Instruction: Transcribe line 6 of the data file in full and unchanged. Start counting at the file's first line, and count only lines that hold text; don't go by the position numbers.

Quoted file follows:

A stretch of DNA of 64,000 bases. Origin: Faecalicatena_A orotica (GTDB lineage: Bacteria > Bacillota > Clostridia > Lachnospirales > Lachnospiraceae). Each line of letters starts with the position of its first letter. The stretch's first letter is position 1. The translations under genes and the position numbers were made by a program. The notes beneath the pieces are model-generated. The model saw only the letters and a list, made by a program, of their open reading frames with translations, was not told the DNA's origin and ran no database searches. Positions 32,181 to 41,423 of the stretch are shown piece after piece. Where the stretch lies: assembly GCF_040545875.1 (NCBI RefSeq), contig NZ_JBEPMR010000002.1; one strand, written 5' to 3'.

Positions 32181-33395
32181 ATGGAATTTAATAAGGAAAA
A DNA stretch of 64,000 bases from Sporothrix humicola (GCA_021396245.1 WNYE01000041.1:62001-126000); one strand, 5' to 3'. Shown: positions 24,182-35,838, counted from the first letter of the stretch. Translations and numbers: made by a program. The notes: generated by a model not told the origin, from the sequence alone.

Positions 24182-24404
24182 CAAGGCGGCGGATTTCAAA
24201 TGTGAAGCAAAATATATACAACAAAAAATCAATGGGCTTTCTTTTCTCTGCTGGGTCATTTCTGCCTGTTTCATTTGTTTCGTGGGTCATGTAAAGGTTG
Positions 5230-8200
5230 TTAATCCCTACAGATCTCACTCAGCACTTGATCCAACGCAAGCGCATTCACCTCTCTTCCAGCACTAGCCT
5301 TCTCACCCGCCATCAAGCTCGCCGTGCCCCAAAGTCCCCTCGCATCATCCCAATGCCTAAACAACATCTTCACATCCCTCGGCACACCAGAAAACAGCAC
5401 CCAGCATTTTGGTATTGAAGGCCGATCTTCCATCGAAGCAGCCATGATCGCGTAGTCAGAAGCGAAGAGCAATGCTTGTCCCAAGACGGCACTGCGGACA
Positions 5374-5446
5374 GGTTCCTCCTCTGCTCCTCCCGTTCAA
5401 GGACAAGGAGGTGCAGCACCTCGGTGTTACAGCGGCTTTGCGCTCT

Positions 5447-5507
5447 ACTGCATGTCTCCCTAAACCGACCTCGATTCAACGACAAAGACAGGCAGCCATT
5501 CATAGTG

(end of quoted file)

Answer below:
24182 CAAGGCGGCGGATTTCAAA